Tuesday, November 16, 2010

Eight years ago, there were 61 plants producing ethanol to blend with gasoline in the United States; today there are about 200. Eight years ago, 13 percent of those plants used a feedstock other than corn; today, just 5 percent rely on alternatives like wood waste, sugar cane or cheese whey.

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Friday, November 12, 2010

Welcome to Kernel Watch, a time-to-time AgMag series looking at the follies, excesses and outright distortions spouted by agribusiness and its PR and lobby arms. Their goal is to keep consumers in the dark about what’s in the food they eat, to fight needed reforms that would protect America's land and water, and to preserve the flow of taxpayer dollars to the largest commodity crop producers.

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Wednesday, November 3, 2010

House Democrats’ devastating losses in Tuesday’s mid-term election swept away a number of members from hotly contested rural districts whose full-throated support for keeping the taxpayer-funded farm subsidy spigot wide open was supposed to inoculate them against challengers and help Democrats maintain control of the House.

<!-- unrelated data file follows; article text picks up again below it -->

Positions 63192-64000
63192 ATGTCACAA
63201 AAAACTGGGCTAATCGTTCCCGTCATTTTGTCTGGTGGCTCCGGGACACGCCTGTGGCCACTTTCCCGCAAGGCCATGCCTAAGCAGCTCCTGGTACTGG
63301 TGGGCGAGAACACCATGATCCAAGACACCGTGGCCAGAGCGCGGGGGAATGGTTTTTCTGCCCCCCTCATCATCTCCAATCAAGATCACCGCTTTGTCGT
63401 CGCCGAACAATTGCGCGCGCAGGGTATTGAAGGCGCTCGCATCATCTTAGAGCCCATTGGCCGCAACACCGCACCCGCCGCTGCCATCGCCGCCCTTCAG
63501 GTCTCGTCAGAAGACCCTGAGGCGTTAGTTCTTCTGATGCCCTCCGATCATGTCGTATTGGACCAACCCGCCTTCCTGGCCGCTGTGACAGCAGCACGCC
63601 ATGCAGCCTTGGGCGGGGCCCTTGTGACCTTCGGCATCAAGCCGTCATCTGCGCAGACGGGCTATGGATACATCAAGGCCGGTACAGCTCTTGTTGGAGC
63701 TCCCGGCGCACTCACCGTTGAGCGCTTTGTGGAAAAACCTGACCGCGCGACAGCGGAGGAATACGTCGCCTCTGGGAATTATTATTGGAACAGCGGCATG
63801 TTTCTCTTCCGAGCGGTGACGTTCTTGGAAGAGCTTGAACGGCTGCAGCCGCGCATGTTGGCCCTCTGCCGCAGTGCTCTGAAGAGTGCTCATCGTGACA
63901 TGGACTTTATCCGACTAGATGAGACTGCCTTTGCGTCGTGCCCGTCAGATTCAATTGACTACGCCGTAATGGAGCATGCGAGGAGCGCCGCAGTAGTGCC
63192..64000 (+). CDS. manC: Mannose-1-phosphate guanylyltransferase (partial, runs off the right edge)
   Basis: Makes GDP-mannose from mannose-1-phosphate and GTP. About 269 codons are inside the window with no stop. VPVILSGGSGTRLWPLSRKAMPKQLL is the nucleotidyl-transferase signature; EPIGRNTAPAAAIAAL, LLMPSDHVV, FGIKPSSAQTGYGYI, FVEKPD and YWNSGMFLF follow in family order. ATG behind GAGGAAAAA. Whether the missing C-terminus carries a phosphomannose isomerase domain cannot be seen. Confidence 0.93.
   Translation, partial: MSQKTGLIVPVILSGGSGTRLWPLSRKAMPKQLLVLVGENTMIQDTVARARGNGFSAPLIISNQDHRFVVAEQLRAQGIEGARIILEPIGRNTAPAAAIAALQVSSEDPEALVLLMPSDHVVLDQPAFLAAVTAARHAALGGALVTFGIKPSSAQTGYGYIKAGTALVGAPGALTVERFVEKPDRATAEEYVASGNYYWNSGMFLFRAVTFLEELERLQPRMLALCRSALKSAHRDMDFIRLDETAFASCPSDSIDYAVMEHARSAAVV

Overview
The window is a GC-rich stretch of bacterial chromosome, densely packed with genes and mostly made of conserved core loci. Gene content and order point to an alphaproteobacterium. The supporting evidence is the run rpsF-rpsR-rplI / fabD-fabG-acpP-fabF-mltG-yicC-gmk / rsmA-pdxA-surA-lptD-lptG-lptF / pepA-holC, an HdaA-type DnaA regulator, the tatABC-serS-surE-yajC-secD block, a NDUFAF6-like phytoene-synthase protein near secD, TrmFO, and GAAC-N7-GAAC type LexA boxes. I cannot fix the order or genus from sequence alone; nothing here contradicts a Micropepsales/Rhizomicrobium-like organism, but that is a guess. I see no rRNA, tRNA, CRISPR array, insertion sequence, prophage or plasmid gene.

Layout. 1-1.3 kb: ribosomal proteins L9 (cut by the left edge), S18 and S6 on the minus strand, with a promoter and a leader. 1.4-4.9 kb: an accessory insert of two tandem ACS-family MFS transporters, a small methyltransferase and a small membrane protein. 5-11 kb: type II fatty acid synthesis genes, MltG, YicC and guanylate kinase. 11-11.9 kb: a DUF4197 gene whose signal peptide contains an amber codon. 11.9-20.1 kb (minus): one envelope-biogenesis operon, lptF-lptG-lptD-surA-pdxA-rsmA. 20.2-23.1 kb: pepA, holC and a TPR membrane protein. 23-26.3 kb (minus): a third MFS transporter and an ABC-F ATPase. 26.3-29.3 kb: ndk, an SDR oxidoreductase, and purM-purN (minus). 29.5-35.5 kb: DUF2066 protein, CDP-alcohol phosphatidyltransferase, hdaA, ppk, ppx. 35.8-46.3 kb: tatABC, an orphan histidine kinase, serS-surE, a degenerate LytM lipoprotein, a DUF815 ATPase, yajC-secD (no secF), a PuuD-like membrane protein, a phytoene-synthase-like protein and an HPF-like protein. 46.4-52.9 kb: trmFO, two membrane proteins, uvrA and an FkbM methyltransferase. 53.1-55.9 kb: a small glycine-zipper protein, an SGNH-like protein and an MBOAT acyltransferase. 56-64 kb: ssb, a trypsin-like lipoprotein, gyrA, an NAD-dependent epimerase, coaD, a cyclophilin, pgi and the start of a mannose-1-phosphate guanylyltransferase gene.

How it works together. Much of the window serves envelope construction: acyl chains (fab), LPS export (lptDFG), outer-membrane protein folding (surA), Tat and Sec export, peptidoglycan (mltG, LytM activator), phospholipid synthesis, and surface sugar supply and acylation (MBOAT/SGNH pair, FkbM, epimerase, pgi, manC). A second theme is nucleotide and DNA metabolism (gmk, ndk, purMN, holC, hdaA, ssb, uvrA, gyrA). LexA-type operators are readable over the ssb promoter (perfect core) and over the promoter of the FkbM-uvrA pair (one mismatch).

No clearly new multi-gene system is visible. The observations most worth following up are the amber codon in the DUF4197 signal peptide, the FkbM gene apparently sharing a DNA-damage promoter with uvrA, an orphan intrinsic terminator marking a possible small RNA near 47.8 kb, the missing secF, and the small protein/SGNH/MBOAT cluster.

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Friday, October 29, 2010

In a fall season rife with bad news for the corn ethanol industry, its lobby has been hyping a new partnership with NASCAR. According to USA Today, NASCAR CEO and chairman Brian France announced the sponsorship before the Oct. 16 Sprint Cup race at Charlotte Motor Speedway.

Wednesday, October 27, 2010

In 1982, scientists observed record numbers of migratory birds at California’s Kesterson National Wildlife Refuge hatching with massive deformities. Baby birds had grossly misshapen beaks, twisted legs, missing wings and malformed skulls. More than 1,000 waterfowl eventually died.

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Monday, October 25, 2010

Cutting back on the amount of meat in the American diet is one of the best ways people can shrink their carbon footprint – and at the same time slim their waistlines and improve overall health.

Friday, October 22, 2010

If you like your fruits and vegetables with pesticides, then you’ll be glad to know the conventional produce industry is boasting of a big win with the Obama administration.

Thursday, October 21, 2010